Kim Palmer | 11/14/07 @ 6:37pm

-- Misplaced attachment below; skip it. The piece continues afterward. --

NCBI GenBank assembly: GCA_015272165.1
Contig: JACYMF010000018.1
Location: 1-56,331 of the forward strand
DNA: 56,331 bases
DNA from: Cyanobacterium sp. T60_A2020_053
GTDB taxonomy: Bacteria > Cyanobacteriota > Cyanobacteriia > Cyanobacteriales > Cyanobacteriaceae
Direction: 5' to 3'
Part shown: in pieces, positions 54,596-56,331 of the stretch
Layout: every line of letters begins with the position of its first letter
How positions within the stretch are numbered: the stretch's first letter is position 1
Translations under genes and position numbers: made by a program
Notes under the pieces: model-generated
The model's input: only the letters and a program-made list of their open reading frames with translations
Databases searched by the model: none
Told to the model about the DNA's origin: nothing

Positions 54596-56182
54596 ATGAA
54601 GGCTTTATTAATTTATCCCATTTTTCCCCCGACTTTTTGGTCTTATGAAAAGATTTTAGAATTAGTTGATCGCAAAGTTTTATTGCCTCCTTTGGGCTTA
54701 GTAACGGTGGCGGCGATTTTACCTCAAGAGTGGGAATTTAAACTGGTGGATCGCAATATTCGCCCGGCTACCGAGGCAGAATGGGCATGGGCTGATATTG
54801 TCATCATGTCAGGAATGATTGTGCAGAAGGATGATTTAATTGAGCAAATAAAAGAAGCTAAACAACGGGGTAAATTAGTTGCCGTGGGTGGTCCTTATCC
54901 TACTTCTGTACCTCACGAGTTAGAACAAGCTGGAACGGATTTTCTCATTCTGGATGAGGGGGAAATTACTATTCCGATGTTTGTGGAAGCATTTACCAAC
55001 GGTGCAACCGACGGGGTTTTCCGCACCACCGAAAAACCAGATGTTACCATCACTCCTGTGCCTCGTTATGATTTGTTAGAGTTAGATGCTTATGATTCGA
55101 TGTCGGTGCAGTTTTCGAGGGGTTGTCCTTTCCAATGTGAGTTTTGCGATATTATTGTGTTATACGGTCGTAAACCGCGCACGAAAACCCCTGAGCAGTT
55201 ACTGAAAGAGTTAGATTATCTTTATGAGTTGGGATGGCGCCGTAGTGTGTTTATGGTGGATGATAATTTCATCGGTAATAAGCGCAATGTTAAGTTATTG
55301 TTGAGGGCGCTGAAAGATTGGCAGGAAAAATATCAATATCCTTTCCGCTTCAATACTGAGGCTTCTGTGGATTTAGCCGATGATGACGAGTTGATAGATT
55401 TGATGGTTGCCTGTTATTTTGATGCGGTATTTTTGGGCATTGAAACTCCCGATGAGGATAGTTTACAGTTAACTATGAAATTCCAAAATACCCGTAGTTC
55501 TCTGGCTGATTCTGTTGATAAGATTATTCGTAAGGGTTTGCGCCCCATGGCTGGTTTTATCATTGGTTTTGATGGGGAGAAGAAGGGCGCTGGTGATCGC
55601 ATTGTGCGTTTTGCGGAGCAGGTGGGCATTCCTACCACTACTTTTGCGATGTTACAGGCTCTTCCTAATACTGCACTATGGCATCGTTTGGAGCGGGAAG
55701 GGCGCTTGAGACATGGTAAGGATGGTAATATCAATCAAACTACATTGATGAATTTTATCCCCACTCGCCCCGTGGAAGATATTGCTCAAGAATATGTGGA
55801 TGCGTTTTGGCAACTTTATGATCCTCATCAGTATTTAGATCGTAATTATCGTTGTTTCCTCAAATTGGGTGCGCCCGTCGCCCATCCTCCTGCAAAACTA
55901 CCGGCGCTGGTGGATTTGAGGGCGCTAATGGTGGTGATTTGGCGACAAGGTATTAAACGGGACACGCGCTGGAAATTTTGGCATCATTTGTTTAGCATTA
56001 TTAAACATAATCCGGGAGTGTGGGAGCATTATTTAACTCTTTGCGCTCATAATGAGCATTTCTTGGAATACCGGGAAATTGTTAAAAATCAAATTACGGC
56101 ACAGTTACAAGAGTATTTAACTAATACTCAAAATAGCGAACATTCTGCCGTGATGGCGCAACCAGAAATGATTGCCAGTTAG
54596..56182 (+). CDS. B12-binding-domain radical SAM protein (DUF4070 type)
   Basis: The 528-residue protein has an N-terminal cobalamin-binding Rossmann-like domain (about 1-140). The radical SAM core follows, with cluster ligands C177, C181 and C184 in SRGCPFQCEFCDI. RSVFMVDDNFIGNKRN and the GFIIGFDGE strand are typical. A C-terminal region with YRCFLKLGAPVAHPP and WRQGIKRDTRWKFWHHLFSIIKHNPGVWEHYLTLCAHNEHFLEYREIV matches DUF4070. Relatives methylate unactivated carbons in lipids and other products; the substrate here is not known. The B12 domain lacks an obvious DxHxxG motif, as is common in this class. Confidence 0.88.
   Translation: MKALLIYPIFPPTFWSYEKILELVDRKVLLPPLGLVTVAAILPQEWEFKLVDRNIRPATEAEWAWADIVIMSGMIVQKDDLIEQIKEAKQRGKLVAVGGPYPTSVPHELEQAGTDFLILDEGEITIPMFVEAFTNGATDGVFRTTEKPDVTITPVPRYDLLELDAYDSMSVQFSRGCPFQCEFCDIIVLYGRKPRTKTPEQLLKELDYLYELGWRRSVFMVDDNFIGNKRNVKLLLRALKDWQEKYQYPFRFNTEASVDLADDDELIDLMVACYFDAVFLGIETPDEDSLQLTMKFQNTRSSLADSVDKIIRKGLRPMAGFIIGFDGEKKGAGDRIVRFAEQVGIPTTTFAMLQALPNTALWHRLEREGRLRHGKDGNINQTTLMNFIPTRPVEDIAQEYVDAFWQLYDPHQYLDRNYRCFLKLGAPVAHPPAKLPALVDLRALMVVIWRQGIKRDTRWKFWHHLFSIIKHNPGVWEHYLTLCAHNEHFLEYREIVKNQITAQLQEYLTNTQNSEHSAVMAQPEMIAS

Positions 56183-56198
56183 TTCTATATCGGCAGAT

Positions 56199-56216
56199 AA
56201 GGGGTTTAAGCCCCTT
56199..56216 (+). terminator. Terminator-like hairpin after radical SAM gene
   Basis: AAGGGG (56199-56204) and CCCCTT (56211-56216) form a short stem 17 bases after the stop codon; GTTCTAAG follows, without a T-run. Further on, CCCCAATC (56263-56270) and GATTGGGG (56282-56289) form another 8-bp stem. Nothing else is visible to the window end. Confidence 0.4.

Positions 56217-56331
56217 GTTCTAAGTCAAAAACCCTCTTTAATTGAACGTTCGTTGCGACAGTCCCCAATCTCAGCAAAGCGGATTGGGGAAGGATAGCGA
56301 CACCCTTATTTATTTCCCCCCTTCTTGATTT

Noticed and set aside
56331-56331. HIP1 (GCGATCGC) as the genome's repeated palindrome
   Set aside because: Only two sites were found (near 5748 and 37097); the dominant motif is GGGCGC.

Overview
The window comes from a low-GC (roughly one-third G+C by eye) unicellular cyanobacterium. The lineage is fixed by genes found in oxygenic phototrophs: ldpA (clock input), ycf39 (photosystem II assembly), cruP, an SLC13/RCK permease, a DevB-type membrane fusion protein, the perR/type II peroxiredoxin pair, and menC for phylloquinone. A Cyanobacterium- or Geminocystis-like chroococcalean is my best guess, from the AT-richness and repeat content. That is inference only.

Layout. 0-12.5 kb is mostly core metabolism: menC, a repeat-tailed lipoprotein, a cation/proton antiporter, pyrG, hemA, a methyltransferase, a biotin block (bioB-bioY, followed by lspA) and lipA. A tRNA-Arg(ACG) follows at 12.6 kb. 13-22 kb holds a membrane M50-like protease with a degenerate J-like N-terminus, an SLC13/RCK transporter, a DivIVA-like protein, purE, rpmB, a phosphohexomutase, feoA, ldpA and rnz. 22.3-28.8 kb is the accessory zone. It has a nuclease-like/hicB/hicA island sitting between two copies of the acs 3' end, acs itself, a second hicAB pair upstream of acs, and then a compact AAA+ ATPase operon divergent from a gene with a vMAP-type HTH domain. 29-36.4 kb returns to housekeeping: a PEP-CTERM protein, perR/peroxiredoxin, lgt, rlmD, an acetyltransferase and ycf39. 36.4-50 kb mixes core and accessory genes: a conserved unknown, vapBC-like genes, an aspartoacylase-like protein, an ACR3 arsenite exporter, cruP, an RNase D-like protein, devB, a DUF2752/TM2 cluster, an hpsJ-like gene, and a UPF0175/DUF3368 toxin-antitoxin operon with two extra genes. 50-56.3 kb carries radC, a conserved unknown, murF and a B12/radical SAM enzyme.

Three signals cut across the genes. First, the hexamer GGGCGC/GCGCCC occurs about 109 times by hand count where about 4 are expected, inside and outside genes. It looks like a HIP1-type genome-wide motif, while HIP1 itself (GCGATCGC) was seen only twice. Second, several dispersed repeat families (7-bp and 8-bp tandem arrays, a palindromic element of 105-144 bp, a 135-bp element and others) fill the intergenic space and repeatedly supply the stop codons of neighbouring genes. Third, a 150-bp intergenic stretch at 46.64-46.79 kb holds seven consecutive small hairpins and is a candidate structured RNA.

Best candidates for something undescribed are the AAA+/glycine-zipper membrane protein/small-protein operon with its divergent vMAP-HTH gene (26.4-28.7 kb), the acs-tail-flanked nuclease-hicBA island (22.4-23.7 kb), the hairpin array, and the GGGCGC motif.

Staffers at GreenCity BlueLake were met with quite a sight yesterday. It seems that sometime in the late afternoon Wednesday heavy snow that had accumulated on the pump shelter of our neighborhood gas station caused the roof to collapse on top of three cars.It's quite a sight??and is apropos to mention as another building's fate is at the mercy of the elements this winter season. The historic Cleveland Harbor Coast Guard Station, Cleveland's most prominent maritime Cleveland Landmark, is the center of concern as sever winter weather continues.Designed by the noted architect J. Milton Dyer, the station was completed in 1940 and is regarded as a masterpiece of Art Deco design. Ten years ago the City of Cleveland purchased the station for $1 but now it looks like the city is going to needed a lot more to restore it. The building's current disrepair is a concern but the issue is exacerbated due to its location. The pier where the station is located connects it to Whiskey Island, a target of intensive redevelopment efforts. Ed Hauser, community activist and Whiskey Island champion, has recently taken another step in pushing the city to make at least some initial repairs by writing a letter directly to the city's law department demanding a response. "As I write this status request, our historic Cleveland Harbor Coast Guard Station is enduring the harsh elements of another brutal winter on the Cleveland lakefront," writes Hauser.Hauser is still waiting to hear from the City of Cleveland about the status of the Coast Guard Station but is quick to point out that the Metroparks is interested to acquire/lease the county's Whiskey Island property when the Towpath Trail is completed there in the future. But, that could take 5 to15 years, and Hauser and others are worried the Port Authority could eventually acquire the Whiskey Island property. In related news, the Port Authority will be releasing its "Port Relocation Study" soon, which will layout the benefits to taking the county's Whiskey Island Marina property for a new gravel storage dock.The commissioner of the city's architecture division, N. Kurt Wiebusch, reported that the much-needed structural repairs, like a new roof and sealing doors and windows, could cost more than $500,000. The city contends that the station's walls remain stable, but Hauser questions that true extent of damage the building has sustained. With unsecured windows and doors and water flooding the lower levels the integrity of the structure could be in trouble.To date, a $50,000 federal grant was used to detail the site's condition and craft multimillion-dollar plans to convert the station to a museum and terminus of the Towpath Trail, the multi-county bike-and-hike path that is still six miles short of downtown.The city seems to be willing to spend $50,000 to cover the buildings with tarps, seal windows and doors, and pump water from the basement but Hauser and others question when that will happen and if it will be too late.